15

I'm working with some C++/CLI code (new syntax) and am trying to declare a generic type and want to set a member variable to it's default.

In C#:

class Class<T>
{ 
    T member = default(T);
}

What's the equivalent in CLI?

generic<typename T> public ref class Class 
{
public:
    Class() : member(default(T))  // <-- no worky
    {
    }    
private:
        T member;
};
11

Interestingly enough the syntax makes it looks like this: T(). It does require the addition of a copy constructor.

generic<typename T> 
    public ref class Class 
{
public:
    Class() : member(T())  
    {
    } 

    Class(Class^ c)
    {
        member = c->member;
    }

private:
    T member;
};

Edit DOH This works too (been in C# land for so long I forgot that NULL and 0 are the same thing in C++, hence no need for different value and reference type default values):

generic<typename T> 
    public ref class Class 
{
public:
    Class() : member(0)  
    {
    } 

    Class(Class^ c)
    {
        member = c->member;
    }

private:
    T member;
};
  • 2
    You're right about T() and about 0 being a valid null pointer constant, but member(0) isn't always right: it requires T has a ctor that takes an int. – Roger Pate Dec 26 '09 at 6:44
  • Class<Object^> c = gcnew Class<Object^>(); compiles just fine. Does the templated type require that constructor (as Object does not have one) or is it in this case that the the managed handle pointer type requires that constructor? – dkackman Dec 26 '09 at 17:26
  • 'nullptr' is C++/CLI's equivalent of C# 'null'. '0' or 'NULL' is not a managed pointer type. – Nathan Howell Dec 30 '09 at 15:51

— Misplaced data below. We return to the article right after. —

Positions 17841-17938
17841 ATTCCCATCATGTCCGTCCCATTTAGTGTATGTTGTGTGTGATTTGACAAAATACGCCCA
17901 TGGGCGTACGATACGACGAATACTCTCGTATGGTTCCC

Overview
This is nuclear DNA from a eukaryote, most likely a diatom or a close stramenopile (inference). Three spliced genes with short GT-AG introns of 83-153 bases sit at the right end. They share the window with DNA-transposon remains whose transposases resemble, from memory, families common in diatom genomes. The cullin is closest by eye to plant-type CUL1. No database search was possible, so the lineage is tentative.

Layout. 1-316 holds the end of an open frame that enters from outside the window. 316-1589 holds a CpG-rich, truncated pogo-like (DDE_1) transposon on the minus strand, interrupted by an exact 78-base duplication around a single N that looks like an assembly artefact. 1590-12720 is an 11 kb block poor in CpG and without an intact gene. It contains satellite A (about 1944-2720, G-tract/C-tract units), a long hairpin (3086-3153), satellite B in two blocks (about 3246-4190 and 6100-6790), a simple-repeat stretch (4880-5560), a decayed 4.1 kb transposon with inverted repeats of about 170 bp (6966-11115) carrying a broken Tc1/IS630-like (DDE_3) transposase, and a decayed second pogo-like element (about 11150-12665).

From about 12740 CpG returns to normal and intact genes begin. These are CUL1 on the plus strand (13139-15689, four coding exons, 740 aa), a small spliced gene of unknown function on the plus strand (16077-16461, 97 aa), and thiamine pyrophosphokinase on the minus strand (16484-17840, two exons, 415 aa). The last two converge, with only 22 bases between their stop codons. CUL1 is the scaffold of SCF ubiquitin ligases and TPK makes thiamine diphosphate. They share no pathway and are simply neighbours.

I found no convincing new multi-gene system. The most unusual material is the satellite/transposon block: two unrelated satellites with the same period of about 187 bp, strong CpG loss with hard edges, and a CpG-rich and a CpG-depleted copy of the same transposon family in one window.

• 2
    I believe it should be simply Class() : member(); no copy constructor is required. – Ben Voigt Oct 4 '11 at 14:43
1

But isn't the private member already initialized with the default constructor?

  • Is it? It's my recollection that C++ does not initialize member variables. How C++ with a runtime and a managed heap initializes memory I have no idea. – dkackman Dec 26 '09 at 4:21
  • 2
    In C++ member variables are initialized with their default constructor. You might be thinking that ints don't get initialized to zero, or something.. that's true of course. But types that have constructors get their default constructors called. – Assaf Lavie Dec 26 '09 at 4:38
  • Fair point, but given that my type parameter could be a value type or a reference type it leaves me with no way to initialize it. The vary reason default(T) is part of C#. I gues I was just expecting a CLI equivalent. – dkackman Dec 26 '09 at 4:50
  • You can think of it this way: ALL types in C++ have a constructor, be it user-defined or compiler-supplied. For intrinsic types, the 'constructor' leaves it at whatever bitstream is on the space on the stack/heap where the variable occupies. So it really just depends on what the constructor does. – blwy10 Dec 26 '09 at 4:57
  • 1
    The CLR zero initializes all value types so you don't need to do anything special. 'int x;' will always be 0. FxCop has a rule complaining about explicit zero initialization of fields because it will cause the emitted ctor machine code to be larger and (marginally) slower, both in runtime and JIT time. – Nathan Howell Dec 30 '09 at 15:56

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